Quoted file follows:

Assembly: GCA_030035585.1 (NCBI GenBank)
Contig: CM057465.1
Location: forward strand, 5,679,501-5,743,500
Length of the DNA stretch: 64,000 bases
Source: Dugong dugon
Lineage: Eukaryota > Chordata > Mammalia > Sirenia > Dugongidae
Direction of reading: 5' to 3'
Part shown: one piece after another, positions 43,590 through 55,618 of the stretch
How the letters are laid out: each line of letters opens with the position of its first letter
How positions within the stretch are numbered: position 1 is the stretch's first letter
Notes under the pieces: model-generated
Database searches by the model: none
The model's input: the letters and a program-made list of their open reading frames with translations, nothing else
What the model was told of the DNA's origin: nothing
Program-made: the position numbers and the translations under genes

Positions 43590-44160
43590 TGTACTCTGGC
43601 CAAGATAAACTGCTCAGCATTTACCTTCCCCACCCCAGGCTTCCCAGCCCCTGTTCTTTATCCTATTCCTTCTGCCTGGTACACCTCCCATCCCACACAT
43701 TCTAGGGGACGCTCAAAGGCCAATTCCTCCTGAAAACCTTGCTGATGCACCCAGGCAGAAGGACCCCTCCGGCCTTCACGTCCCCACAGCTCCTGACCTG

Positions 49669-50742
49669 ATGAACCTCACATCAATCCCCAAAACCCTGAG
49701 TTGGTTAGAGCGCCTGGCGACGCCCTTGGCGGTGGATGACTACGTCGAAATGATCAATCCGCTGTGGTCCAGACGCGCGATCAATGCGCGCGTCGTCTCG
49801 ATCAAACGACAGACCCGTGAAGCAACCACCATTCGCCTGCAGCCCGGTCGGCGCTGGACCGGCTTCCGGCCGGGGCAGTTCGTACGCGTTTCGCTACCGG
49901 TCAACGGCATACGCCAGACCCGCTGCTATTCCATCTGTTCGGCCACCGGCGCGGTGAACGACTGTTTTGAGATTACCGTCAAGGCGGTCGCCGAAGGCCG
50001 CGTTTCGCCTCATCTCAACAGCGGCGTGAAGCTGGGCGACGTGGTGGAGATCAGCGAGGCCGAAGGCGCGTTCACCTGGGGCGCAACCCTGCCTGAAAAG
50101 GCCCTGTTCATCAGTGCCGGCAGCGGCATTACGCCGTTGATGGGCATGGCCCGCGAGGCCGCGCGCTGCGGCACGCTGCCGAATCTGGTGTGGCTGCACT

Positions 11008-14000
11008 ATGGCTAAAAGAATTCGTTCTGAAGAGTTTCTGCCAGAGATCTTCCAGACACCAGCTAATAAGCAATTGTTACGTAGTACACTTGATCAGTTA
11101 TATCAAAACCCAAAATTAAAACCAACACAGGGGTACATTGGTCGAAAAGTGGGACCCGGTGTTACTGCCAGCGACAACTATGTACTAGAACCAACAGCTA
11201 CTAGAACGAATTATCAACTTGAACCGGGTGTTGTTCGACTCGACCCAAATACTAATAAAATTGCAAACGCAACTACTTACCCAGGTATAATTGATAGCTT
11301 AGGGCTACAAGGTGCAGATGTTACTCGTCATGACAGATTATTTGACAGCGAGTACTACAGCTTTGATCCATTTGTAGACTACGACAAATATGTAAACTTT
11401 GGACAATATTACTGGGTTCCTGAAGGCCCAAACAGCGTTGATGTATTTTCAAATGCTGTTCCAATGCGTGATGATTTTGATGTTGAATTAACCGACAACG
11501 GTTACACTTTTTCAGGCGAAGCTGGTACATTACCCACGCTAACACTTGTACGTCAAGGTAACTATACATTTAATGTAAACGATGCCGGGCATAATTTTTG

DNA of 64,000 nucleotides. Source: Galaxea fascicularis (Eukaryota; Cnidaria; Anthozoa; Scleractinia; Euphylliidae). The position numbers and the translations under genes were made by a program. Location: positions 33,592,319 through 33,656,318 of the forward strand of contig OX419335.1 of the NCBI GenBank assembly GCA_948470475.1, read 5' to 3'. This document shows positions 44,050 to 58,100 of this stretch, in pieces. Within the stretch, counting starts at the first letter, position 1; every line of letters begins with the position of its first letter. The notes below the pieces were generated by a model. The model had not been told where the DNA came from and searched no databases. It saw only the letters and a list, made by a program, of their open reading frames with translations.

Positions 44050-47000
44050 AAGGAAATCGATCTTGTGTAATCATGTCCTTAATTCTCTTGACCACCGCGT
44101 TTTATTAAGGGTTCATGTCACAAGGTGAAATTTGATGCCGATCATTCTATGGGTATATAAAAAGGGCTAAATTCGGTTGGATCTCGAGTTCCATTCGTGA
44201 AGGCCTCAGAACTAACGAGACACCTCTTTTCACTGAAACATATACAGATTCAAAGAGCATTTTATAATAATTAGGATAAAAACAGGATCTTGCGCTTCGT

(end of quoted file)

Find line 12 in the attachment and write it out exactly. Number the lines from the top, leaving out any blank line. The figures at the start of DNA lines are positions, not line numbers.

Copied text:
Database searches by the model: none